Midway through world premier of “Derby Day” by Samuel Brett Williams in the 42nd Street Clurman Theater, I wrote in my notebook, “The waitress will get the winning ticket.” And she did.
The deserving waitress in question, Becky, played by the brilliant Beth Wittig, not only wins, she steals the show out from under the three volatile male characters. Becky is the only one not trapped, who knows who she is, who has any dignity.
The Oaklawn Derby is the backdrop for a turgid family drama – three brothers (Jake Silbermann, Jared Culverhouse, Malcolm Madera) show up in a rented room for the races in Hot Springs, Arkansas, which happens to coincide with the funeral of their father. As the liquor flows, so do secrets, lies, and recriminations. The room is trashed, as are all of the relationships.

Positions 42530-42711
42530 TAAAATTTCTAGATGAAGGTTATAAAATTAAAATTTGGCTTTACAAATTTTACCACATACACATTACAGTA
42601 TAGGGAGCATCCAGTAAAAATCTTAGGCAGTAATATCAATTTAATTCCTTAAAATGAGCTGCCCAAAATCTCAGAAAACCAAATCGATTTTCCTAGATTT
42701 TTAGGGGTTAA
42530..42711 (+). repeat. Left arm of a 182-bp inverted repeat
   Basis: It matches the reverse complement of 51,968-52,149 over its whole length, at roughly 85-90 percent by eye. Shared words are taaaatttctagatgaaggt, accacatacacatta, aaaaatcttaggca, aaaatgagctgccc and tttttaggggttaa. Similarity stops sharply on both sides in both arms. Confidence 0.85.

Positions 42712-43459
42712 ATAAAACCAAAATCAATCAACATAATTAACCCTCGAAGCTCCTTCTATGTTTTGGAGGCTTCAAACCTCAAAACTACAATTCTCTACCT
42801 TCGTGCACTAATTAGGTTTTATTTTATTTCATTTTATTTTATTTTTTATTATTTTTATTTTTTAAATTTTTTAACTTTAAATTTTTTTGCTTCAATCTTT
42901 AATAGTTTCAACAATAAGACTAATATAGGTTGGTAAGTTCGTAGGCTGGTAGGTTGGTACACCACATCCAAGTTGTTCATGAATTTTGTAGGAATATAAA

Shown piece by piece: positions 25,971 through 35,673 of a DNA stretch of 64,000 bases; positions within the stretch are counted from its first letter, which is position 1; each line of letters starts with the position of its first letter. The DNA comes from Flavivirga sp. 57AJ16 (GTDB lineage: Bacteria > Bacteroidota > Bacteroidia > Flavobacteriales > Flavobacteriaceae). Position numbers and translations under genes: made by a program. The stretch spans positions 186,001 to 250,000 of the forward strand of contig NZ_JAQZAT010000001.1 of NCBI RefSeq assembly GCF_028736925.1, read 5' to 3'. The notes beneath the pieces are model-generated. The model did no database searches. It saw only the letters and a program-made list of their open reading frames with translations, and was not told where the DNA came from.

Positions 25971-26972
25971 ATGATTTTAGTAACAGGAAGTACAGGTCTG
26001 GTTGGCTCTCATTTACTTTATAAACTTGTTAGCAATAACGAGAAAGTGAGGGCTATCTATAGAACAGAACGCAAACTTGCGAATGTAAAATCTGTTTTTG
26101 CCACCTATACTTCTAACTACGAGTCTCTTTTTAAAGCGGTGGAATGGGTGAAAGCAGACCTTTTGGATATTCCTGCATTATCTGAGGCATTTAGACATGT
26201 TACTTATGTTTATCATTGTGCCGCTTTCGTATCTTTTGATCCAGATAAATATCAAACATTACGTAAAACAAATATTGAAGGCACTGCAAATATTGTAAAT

The violence of Midwestern men has been mined before: by Sam Shepard in “True West” amongst others, and 75 minutes is not enough time for all of the drama piled on awkwardly and absurdly by Williams. He has a good ear for dialogue and character development, but there is no real catharsis here; all three brothers are rotten and rotten in myriad ways. We have a jailbird/alcoholic/gambler/violent brother; a thrice-divorced/ alcoholic/ gambler/ wife-beater/ violent/cheater brother; and a cheater/alcoholic/gambler/violent/patricidal wreck. Not much variety, a lot of predictability. Except for Wittig’s Becky. She is the clear winner.